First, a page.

Religion and the Human Prospect

I recently read Alexander Saxton’s Religion and the Human Prospect. Very interesting. I think anyone interested in ambitious, grand-scale thinking about religion will enjoy it.

As a science-type who likes to wade into humanities territory when I think I can get away with it, I especially liked this book. Saxton is an historian who takes natural science seriously and tries to construct his theory of religion in a way that is aware of current thinking on the psychological and evolutionary basis of religiosity. But his focus is, naturally, on history and the social role of religion, and that is where I think I might have learned most from his reflections.

Saxton starts by observing that as a species, we are asking for trouble — whether by destroying our environment or by starting a nuclear war, we seem more than capable of wiping ourselves out. Worse, it does not seem implausible that if we continue in our current ways, that’s exactly what we risk doing. Our scientific and technological communities are aware of such problems, but they lack political power. Nation states and the corporations run much of the show, but they are too invested in just those practices that got us into trouble. They are not likely to initiate change. Religion, however, is another cultural institution that commands plenty of power. In these times of religious revival, when religion continues to have such a grip on the moral imagination of most people, it is worth asking whether religion can be a “saving resource” to get us out of our predicament.

To answer such a question, Saxton needs a grand theory of religion. And he takes an intriguing stab at it. I found some of his emphases very interesting. For example, he thinks the problem of evil and the effort to construct theodicies is very important, not just for Abrahamic montheisms but for all world religions. Normally, I prefer not to make much of the problem of evil as an objection to God. After all, I am most interested in the question of whether there is any personal, supernatural agency running the show. Whether this God or committee of gods or whatever is supposed to be well-disposed toward humans strikes me as secondary. But since Saxton is especially interested in religion as a moral resource, the problem of evil and how religions handle it becomes more important. So while I continue to think that the problem of evil should not get top billing in arguments agains the gods (I think a scientific case for naturalism should take precedence over more traditional philosophical arguments), Saxton convinced me that the problem of evil cannot be neglected when talking about religion from a social and historical point of view.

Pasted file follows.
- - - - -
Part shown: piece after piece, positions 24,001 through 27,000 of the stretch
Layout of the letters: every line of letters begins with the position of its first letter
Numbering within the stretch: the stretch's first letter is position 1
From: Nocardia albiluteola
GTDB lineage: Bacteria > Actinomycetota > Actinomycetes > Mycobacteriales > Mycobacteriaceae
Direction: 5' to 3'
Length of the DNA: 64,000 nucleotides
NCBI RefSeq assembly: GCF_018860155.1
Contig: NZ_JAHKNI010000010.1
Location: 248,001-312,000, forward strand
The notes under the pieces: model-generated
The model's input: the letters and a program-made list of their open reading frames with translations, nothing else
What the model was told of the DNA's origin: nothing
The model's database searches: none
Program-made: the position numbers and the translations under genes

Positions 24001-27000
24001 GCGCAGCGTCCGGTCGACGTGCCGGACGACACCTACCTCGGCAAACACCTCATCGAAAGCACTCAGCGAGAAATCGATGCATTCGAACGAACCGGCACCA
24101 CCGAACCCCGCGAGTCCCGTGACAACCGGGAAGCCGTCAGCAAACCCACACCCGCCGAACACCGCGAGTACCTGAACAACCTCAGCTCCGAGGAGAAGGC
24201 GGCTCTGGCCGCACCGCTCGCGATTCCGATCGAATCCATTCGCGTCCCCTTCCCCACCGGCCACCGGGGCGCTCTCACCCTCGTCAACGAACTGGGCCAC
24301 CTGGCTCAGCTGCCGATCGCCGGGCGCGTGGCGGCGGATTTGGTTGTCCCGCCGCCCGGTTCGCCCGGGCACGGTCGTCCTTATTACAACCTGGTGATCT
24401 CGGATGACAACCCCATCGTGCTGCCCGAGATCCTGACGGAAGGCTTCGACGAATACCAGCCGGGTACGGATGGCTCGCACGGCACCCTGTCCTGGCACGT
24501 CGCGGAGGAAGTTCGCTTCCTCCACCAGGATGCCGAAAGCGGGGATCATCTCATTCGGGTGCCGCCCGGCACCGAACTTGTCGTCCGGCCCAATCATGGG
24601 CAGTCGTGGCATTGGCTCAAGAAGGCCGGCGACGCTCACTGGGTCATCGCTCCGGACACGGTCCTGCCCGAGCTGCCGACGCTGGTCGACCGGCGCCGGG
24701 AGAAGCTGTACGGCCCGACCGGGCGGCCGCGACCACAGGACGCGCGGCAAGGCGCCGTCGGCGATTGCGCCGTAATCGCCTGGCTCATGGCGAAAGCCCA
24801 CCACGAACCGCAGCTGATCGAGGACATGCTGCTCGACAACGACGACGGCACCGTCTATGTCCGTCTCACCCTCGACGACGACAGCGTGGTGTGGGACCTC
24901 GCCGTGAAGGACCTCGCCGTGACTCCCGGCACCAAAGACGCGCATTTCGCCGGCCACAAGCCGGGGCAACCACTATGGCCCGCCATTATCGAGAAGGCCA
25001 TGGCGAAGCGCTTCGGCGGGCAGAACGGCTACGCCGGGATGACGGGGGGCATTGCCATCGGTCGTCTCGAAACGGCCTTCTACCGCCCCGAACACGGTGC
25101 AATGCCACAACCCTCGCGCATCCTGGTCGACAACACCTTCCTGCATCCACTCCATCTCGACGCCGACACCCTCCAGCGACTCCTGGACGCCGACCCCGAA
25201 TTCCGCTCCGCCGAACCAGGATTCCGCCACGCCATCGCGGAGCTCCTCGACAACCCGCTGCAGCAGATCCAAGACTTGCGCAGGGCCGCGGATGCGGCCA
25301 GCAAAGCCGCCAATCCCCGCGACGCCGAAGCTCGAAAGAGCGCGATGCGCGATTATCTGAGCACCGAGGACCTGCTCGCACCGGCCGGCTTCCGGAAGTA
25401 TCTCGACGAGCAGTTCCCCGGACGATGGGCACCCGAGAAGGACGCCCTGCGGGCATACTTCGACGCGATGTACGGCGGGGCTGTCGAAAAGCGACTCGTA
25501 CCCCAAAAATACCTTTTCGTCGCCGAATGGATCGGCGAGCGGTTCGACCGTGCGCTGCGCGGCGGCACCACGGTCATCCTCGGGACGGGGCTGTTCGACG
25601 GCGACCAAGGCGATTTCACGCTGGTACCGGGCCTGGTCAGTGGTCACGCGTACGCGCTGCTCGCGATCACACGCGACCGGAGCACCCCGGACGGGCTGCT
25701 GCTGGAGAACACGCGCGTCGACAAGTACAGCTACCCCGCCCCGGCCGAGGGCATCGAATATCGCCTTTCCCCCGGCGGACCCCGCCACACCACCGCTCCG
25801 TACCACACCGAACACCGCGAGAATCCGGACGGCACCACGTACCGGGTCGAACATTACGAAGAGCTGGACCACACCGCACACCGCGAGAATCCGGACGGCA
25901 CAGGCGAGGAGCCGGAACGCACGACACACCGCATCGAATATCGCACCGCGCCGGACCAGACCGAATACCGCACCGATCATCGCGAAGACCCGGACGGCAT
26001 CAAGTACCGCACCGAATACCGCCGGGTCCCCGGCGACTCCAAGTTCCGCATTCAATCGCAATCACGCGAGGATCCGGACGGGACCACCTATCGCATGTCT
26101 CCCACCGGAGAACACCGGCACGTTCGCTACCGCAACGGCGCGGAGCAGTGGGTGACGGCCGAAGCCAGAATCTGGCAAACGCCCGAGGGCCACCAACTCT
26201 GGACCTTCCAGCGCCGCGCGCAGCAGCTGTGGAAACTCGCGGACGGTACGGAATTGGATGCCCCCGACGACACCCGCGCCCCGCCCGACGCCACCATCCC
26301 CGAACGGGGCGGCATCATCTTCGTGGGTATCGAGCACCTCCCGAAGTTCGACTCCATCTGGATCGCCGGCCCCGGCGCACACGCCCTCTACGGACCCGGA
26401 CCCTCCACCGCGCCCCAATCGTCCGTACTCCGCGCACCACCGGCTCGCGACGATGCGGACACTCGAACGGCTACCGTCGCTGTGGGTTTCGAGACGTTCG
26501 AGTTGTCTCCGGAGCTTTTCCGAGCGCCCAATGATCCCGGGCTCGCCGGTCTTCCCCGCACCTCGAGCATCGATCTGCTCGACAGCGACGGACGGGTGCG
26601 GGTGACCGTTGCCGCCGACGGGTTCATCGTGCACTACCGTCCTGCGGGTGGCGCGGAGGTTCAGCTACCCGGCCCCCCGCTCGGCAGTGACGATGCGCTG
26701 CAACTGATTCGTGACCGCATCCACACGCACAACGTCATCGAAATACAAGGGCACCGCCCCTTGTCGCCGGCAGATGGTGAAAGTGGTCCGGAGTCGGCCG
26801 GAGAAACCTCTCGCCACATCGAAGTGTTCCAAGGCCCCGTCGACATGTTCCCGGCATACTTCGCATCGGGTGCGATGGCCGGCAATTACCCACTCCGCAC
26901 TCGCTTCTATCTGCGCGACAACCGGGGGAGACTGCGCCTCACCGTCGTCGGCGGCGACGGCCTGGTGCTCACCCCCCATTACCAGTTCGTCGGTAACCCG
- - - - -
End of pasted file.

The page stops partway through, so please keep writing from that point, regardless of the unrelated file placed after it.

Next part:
While arguing about religion, evil, and and morality, Saxton also touches on a lot of other issues that will interest secularists. One that I found important is Saxton’s discussion of the Marxist and leftist critiques of religion, and why these failed. (No cheap Marx-bashing here; Saxton himself hails from the left and has plenty of respect for Marxist thought.) It is an especially interesting question, because as Saxton points out, working class people have consistently been and still are significantly more religious than the rest of the population.

In the end, Saxton is pessimistic. He does not think religion is a useful resource that can get us out of trouble this time around. He suspects, in fact, that religion is much more a problem than part of the solution as we stand. Here too, I find his argument thought-provoking, even if I’m not sold on all the details. I tend to wary of moral arguments against religion — it’s too easy to indulge in superficial faith-bashing. Saxton manages to be more nuanced and ambivalent.